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Proc Natl Acad Sci U S A. 2009 Sep 15;106(37):15604-9. doi: 10.1073/pnas.0902177106. Epub 2009 Aug 26.

Substrate binding site flexibility of the small heat shock protein molecular chaperones.

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1
Department of Chemistry and Biochemistry, University of Arizona, Tucson, AZ 85721, USA.

Abstract

Small heat shock proteins (sHSPs) serve as a first line of defense against stress-induced cell damage by binding and maintaining denaturing proteins in a folding-competent state. In contrast to the well-defined substrate binding regions of ATP-dependent chaperones, interactions between sHSPs and substrates are poorly understood. Defining substrate-binding sites of sHSPs is key to understanding their cellular functions and to harnessing their aggregation-prevention properties for controlling damage due to stress and disease. We incorporated a photoactivatable cross-linker at 32 positions throughout a well-characterized sHSP, dodecameric PsHsp18.1 from pea, and identified direct interaction sites between sHSPs and substrates. Model substrates firefly luciferase and malate dehydrogenase form strong contacts with multiple residues in the sHSP N-terminal arm, demonstrating the importance of this flexible and evolutionary variable region in substrate binding. Within the conserved alpha-crystallin domain both substrates also bind the beta-strand (beta7) where mutations in human homologs result in inherited disease. Notably, these binding sites are poorly accessible in the sHSP atomic structure, consistent with major structural rearrangements being required for substrate binding. Detectable differences in the pattern of cross-linking intensity of the two substrates and the fact that substrates make contacts throughout the sHSP indicate that there is not a discrete substrate binding surface. Our results support a model in which the intrinsically-disordered N-terminal arm can present diverse geometries of interaction sites, which is likely critical for the ability of sHSPs to protect efficiently many different substrates.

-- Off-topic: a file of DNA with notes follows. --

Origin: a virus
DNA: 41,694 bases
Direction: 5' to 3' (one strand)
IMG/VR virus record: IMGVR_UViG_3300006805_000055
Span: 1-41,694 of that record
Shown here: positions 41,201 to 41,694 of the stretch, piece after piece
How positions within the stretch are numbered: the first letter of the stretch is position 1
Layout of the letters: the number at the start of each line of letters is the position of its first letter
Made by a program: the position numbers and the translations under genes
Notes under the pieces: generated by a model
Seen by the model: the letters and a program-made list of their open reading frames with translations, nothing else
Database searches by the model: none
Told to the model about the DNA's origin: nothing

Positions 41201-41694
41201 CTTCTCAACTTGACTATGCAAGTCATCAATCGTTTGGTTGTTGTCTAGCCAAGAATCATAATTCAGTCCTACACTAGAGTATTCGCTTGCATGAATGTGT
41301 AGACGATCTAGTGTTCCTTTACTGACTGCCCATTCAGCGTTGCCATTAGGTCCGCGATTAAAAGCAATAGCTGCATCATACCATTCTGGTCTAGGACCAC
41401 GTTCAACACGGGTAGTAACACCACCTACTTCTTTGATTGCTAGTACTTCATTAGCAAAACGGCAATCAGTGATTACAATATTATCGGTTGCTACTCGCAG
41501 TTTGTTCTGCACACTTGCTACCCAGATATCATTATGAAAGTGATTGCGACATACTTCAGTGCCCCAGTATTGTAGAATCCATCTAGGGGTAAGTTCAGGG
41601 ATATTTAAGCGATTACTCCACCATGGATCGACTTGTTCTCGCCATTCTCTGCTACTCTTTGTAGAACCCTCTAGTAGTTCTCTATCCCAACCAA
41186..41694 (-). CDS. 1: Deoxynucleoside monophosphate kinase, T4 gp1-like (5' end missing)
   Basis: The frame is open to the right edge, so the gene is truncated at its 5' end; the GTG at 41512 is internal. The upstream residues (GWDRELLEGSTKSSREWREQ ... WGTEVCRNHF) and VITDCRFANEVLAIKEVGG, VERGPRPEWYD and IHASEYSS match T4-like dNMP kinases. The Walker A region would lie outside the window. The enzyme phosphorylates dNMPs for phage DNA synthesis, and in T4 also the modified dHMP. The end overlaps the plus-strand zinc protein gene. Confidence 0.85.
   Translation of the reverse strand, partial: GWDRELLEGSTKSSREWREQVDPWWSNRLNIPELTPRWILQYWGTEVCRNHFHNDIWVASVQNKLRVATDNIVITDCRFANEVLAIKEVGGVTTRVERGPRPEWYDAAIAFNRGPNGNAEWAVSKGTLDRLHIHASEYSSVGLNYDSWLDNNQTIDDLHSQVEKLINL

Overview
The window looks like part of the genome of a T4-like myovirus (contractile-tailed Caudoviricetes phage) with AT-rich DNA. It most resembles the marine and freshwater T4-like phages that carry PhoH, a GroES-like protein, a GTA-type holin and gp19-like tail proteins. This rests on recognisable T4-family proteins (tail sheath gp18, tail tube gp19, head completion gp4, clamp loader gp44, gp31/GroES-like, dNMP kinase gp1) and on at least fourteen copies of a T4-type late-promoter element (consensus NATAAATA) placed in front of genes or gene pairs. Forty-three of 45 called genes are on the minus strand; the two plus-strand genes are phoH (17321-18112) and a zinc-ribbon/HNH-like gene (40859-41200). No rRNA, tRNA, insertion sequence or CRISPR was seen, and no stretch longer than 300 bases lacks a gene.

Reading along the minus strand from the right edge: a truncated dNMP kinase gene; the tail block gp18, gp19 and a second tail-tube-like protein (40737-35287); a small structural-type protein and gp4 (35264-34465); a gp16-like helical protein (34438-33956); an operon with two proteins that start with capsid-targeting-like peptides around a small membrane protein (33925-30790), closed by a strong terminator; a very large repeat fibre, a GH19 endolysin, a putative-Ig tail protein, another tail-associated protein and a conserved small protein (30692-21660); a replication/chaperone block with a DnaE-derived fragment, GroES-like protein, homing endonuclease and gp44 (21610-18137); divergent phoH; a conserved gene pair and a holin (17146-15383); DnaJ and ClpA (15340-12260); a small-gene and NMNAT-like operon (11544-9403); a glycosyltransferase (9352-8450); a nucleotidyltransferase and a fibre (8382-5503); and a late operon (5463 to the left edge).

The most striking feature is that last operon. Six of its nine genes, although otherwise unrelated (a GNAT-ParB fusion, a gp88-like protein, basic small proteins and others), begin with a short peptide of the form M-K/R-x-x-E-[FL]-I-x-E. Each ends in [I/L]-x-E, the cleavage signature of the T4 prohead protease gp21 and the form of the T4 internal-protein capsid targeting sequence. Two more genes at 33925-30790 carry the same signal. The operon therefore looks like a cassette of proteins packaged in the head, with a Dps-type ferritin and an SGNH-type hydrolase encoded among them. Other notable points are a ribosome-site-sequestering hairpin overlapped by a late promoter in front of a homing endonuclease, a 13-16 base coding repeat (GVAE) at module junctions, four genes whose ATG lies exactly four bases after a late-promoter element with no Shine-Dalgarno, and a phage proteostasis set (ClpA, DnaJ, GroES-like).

PMID:
19717454
PMCID:
PMC2773522
DOI:
10.1073/pnas.0902177106
[Indexed for MEDLINE]
Free PMC Article
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